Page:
Advice for dealing with mom's vision loss?

shamboJune 24, 2007

My mom is 92 years old. About four years ago, according to her ophthalmologist, she had a stroke in her left optic nerve. That, coupled with her pre-existing macular degeneration, left her without much vision in her left eye. Then about two years ago, she developed wet macular degeneration in her right eye. She was immediately refered to a retinal specialist and has been seeing him regularly ever since. For a while, her right eye was stable, but about a year ago, she started the bleeding again. She's had a couple of shots that have stopped the bleeding and lessened the swelling. However, her vision has worsened.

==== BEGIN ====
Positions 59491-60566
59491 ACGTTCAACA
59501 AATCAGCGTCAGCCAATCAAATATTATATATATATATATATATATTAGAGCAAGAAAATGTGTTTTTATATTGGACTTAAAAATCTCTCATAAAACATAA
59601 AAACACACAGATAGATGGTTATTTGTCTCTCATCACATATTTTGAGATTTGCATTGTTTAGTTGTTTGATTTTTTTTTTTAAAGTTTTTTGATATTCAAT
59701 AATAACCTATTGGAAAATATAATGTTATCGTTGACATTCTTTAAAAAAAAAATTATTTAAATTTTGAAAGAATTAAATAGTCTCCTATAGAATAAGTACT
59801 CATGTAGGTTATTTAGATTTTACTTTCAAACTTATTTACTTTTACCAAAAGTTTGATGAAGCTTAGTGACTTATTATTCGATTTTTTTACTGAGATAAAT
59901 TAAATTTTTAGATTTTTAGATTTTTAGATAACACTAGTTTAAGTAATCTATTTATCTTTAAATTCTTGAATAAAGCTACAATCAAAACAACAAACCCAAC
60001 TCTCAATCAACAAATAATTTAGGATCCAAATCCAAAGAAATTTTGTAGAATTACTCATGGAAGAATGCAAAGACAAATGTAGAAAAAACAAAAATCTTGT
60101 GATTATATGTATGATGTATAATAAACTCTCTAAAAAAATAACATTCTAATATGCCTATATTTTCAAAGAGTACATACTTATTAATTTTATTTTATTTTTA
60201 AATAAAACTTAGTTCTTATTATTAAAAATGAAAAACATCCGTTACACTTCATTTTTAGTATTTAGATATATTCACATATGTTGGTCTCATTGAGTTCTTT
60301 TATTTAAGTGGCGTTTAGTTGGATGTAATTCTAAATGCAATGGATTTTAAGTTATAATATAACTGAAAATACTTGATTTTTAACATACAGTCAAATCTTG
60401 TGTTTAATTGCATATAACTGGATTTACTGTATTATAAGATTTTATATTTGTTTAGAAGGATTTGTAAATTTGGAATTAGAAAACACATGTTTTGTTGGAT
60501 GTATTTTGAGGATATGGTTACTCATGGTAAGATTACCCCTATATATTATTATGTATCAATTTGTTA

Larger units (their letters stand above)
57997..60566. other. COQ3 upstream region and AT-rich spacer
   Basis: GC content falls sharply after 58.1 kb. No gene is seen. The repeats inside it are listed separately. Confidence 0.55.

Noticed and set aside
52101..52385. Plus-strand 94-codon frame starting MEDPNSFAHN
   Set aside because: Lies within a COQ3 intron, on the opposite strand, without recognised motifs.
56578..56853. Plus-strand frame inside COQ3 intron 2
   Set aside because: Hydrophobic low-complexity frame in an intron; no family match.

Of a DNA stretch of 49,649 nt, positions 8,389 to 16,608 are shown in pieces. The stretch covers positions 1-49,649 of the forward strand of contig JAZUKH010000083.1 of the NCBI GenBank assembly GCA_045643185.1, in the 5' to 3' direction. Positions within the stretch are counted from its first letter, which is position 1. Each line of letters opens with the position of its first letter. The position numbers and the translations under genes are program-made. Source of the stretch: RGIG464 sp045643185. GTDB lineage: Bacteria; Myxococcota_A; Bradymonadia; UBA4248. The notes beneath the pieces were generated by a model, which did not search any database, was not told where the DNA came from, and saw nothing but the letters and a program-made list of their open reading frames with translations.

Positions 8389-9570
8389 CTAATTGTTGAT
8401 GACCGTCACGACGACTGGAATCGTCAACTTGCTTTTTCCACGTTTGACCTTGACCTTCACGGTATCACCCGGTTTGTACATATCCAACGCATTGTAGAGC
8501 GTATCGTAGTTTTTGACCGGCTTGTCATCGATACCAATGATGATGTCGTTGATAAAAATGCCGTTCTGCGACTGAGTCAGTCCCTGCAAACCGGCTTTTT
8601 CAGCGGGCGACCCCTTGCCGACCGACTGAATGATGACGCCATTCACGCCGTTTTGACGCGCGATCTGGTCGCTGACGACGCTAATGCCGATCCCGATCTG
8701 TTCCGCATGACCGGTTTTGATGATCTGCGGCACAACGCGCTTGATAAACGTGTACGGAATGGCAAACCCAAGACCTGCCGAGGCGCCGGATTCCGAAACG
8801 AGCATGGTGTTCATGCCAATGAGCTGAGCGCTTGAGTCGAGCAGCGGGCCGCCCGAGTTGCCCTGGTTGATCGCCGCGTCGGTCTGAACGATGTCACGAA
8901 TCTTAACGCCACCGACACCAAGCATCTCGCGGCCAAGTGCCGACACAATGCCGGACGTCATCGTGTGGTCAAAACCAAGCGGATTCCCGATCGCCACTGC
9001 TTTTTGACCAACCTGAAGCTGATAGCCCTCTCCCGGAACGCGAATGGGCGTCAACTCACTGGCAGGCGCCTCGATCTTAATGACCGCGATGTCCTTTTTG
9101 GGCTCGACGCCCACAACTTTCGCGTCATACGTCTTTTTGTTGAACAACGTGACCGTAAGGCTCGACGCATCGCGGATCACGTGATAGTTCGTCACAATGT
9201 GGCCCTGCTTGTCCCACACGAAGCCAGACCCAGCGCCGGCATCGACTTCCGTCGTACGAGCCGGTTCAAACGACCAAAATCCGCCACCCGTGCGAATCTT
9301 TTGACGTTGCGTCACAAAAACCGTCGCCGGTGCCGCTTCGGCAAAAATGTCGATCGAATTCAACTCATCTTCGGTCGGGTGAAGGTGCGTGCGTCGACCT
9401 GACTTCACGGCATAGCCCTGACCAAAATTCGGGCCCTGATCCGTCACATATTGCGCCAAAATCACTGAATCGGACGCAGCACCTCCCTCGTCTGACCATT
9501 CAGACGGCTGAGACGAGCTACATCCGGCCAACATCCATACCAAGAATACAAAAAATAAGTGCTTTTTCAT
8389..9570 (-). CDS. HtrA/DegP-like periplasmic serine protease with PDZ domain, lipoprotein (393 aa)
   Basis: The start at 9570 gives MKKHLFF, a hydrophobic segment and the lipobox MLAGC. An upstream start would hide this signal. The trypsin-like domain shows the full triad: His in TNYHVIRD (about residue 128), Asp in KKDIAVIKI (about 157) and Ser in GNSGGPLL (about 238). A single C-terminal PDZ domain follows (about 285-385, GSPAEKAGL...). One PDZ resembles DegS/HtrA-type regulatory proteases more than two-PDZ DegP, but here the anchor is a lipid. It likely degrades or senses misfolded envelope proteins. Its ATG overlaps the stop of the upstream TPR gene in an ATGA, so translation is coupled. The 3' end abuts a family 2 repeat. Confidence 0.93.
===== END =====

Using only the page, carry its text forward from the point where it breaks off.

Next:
Since she was diagnosed with the wet macular degeneration, I've done my best to help her. I've bought her a special, high-powered adjustable reading lamp & an adjustable reading table. I've gotten her an assortment of different sized & shaped magnifiers. I've also gotten her several 6X magnification reading glasses. I've ordered several large print magazines for her to read. I type up important information for her using 36 point font.

I don't know what else to do for her. Yesterday I called her and she complained about how she can't see anything anymore or even read the paper any more. However, every time I go over to her apartment, I see articles, coupons, & recipes that she has clipped from the newspaper & magazines. How does she do this if she can't see or read anything at all? She said she wished she could find a doctor who could help her. But I honestly think her specialist is giving her the best care possible.